WASHINGTON—Lawmakers said they were prepared to quickly approve another package funding weapons and economic aid for Ukraine, as the U.S. shifted to a longer-term commitment to back Kyiv to fend off Russia’s invasion.
Earlier this year, Congress approved $13.6 billion in military, humanitarian and economic aid to Ukraine as part of a broader spending bill. With the war continuing to rage, the White House is expected to send a supplemental request to Congress for a second multibillion-dollar aid package by the end of the week, aides and lawmakers said.
“We’re just waiting for the administration to state that number,” said Sen. Ben Cardin (D., Md.).
Senate Majority Leader
(D., N.Y.) called the conflict a war between “tyranny vs. democracy itself” and said the U.S. “has a moral obligation to help the Ukrainian people with the tools they need, for as long as they need them.” He didn’t provide timing or details on any vote.
Republicans said they also were on board but wanted Democratic leaders to keep the Ukraine spending package separate from other pending agenda items, such as a stalled package funding Covid-19 vaccines and treatments, which has been caught up in a dispute over border policy.
Senate Majority Leader Chuck Schumer said the U.S. ‘has a moral obligation to help the Ukrainian people.’
“I’m concerned that Chuck Schumer and [House Speaker]
will try to politicize this by combining it with something that may not be attractive for Republicans, then somehow blame Republicans that they don’t support aid for Ukraine,” said Sen. Steve Daines (R., Mont.).
“The key is more, more of everything,” said Sen.
(R., S.C.), adding the U.S. should send “whatever they need in terms of economic assistance and military assistance.”
On nonmilitary aid, Ukrainian Finance Minister Sergii Marchenko said in an interview with The Wall Street Journal that he was seeking $2 billion a month in U.S. economic support to cover the next three months. The Biden administration has previously released $1 billion in funds to help Ukraine pay for basic government services and public employees’ salaries.
“We want this bridge to the new normal, we are not seeking how to cover all expenses to the end of the year,” he said.
Lawmakers returned this week after a two-week recess from Washington with a renewed focus to help the embattled country, which Russia invaded in February. Many have visited the Ukrainian-Polish border, and Mr. Daines went to see the killings of Ukrainians in Bucha, the town outside Kyiv previously occupied by Russian forces.
Ukrainian troops unpacking Javelin antitank missiles delivered as part of the U.S.’s military aid to the country, at an airport outside Kyiv in mid-February.
The U.S. has supplied Ukraine with billions of dollars in munitions and lethal aid, including hundreds of Stinger antiaircraft weapons and thousands of Javelin antiarmor systems, and along with allies imposed punishing sanctions on Russia.
In recent days, the administration has emphasized that weapons and aid provided to Ukraine are being put to good use in a fight that is also paying dividends to Kyiv and the North Atlantic Treaty Organization in terms of a weaker Russian military.
Emergency spending bills such as a new Ukraine package often are funded through deficit spending. No lawmakers on Tuesday cited a need to find offsets or new revenue to pay for the new aid.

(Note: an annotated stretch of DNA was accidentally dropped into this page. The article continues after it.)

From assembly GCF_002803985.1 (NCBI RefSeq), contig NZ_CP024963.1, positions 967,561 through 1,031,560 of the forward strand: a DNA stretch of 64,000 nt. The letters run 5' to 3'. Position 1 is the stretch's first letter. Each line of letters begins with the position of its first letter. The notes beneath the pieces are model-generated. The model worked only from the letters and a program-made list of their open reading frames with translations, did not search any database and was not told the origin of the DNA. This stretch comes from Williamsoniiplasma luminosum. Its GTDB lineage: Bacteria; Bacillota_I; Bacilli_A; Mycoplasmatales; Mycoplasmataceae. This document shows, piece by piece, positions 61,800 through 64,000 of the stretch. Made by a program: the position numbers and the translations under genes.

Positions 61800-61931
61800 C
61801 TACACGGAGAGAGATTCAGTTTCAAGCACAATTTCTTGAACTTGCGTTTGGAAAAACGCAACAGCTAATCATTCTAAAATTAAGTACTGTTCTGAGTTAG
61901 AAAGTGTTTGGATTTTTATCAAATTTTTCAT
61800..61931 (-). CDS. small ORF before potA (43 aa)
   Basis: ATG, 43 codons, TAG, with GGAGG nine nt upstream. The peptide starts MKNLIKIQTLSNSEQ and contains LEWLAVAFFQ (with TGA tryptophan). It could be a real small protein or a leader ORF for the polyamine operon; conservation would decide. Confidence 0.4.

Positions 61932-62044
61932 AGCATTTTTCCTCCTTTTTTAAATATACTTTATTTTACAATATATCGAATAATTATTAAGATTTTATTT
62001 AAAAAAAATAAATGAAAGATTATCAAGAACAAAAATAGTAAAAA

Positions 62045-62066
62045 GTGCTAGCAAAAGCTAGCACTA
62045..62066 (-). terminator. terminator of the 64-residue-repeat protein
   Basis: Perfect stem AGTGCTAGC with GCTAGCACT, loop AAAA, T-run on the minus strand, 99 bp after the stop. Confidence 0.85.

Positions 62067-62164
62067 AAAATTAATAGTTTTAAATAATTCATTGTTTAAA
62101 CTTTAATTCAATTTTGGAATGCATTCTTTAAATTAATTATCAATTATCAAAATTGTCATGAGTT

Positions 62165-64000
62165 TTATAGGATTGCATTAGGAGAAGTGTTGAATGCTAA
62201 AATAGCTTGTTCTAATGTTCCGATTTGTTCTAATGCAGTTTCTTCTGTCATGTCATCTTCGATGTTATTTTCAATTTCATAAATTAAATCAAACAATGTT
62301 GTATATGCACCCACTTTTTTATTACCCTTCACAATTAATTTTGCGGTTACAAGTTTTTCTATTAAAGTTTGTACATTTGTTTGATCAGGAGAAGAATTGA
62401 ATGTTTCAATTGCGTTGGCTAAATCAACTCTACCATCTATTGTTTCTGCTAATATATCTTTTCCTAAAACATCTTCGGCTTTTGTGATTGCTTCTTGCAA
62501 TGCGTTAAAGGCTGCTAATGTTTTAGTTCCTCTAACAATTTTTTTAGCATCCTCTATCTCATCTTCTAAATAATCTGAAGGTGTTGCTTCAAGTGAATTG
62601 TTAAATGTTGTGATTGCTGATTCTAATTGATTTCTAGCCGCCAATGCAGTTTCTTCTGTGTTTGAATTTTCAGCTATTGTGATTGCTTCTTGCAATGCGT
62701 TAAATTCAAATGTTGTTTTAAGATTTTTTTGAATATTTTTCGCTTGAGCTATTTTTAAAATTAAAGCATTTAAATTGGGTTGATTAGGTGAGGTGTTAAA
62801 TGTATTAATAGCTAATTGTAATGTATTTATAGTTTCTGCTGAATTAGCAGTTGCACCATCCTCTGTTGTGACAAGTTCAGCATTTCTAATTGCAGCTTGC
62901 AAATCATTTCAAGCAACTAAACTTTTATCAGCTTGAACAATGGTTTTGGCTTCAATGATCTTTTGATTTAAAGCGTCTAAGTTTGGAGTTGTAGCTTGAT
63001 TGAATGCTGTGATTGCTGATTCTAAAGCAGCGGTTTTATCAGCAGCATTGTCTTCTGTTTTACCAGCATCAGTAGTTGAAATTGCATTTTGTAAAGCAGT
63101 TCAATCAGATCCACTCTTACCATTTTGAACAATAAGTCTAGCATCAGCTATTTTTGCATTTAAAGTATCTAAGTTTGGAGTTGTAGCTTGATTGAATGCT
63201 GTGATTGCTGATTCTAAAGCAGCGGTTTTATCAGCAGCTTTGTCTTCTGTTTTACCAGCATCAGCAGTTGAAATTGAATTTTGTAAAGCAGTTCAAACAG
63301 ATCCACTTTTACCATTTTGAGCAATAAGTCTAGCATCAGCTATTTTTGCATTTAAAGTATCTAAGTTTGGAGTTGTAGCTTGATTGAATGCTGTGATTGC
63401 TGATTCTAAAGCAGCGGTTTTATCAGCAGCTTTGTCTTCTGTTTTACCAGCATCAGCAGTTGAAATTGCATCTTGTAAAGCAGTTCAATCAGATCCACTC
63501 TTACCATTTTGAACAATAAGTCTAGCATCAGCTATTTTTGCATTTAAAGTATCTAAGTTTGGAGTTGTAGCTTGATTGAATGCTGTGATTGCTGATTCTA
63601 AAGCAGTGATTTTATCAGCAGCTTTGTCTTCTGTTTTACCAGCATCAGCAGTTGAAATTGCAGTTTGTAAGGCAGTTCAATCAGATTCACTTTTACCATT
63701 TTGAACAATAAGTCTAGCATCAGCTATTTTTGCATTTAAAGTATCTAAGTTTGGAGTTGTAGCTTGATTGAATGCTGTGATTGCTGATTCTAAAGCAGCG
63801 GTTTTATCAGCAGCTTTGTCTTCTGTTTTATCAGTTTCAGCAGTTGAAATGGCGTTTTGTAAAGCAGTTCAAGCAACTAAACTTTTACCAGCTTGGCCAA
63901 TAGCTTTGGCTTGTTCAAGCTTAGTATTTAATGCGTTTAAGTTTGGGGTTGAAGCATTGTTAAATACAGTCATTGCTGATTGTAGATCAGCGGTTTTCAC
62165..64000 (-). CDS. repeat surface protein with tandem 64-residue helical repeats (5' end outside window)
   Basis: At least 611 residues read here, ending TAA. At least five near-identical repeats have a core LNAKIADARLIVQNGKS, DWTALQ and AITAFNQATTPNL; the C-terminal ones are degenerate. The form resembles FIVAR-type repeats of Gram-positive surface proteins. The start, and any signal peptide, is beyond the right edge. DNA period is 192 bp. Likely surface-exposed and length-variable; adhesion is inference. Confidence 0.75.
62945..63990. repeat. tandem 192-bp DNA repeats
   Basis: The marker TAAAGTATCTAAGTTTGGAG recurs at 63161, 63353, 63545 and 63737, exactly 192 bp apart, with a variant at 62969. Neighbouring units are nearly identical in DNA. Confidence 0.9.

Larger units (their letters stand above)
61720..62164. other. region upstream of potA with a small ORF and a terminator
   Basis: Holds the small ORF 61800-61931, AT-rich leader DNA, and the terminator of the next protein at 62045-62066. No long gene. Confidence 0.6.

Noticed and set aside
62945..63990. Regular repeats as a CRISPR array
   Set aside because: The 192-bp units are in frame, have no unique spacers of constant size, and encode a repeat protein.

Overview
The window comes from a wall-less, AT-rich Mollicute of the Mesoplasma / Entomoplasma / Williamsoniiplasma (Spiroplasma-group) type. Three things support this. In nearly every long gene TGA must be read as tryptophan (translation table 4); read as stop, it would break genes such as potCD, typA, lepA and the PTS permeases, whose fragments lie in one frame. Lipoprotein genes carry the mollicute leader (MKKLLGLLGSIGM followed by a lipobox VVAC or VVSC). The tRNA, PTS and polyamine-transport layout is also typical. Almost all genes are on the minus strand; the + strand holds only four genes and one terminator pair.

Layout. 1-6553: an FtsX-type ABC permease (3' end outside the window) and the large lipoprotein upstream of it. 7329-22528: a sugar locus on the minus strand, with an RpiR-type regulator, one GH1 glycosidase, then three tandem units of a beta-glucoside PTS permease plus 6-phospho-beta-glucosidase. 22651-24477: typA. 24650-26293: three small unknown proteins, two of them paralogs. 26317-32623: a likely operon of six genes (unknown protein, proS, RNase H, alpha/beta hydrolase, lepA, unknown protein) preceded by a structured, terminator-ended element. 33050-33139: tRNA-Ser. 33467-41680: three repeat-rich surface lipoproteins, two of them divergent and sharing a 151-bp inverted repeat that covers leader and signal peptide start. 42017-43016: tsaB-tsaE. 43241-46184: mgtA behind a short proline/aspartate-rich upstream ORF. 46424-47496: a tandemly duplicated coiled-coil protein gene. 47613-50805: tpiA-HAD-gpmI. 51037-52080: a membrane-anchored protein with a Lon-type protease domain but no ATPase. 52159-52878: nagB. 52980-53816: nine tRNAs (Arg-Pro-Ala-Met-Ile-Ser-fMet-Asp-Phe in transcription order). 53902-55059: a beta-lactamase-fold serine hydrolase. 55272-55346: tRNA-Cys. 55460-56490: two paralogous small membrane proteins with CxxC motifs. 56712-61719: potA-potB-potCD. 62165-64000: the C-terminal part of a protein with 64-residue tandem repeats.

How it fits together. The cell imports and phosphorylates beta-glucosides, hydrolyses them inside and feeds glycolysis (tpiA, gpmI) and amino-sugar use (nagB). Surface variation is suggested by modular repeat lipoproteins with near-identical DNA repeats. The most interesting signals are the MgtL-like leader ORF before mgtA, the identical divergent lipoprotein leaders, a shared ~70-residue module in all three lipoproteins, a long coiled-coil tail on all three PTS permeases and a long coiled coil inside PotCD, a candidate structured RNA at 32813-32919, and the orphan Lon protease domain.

As part of their trip to meet Ukrainian President
in Kyiv, Secretary of State
and Defense Secretary Lloyd Austin stopped by a facility in southeast Poland that was in the process of distributing 155mm howitzers, artillery rounds and other weapons and supplies bound for nearby Ukraine.
“For every plane that the Russians have flown in the skies, there have been about 10 antiaircraft munitions of one kind or another,” said Mr. Blinken in testimony to the Senate Foreign Relations Committee on Tuesday.
Now that Ukraine has beaten back the Russian advance on its northern cities and stopped President
attempt to topple its leadership, the U.S. and its partners want to redouble efforts to supply long-range weapons needed for the current phase of the conflict in the country’s east and south.
The Biden administration is seeking to strike a careful balance between making sure Ukraine has what it needs to fight Russia—which also hurts Moscow’s ability to threaten its neighbors in the future—and avoiding steps perceived as escalating the conflict or drawing NATO countries into the war.
“NATO is, in essence, going to war with Russia through a proxy and arming that proxy,” Russian Foreign Minister Sergei Lavrov said in a Russian state-TV interview broadcast Monday night. “Under no circumstances should a third world war be allowed to happen,” he said, adding that “there can be no winners in a nuclear war.”
Mr. Austin, speaking to reporters at Ramstein Air Base in Germany on Tuesday, said “any bluster about the possible use of nuclear weapons is dangerous and unhelpful.”
A day earlier, he told reporters in Poland that “we want to see Russia weakened to the degree that it can’t do the kinds of things that it has done in invading Ukraine.”
The approval of new aid could be slowed down if Democratic leadership tries to tie the Ukraine funding to Covid aid. Senators had a deal on a $10 billion Covid deal involving repurposing of existing funds, but a vote was delayed after Republicans insisted on amending the bill to extend a pandemic-era immigration policy called Title 42—which allows Border Patrol agents to quickly turn away migrants at the southern border. Some Democrats have sided with Republicans in calling for a vote on Title 42.
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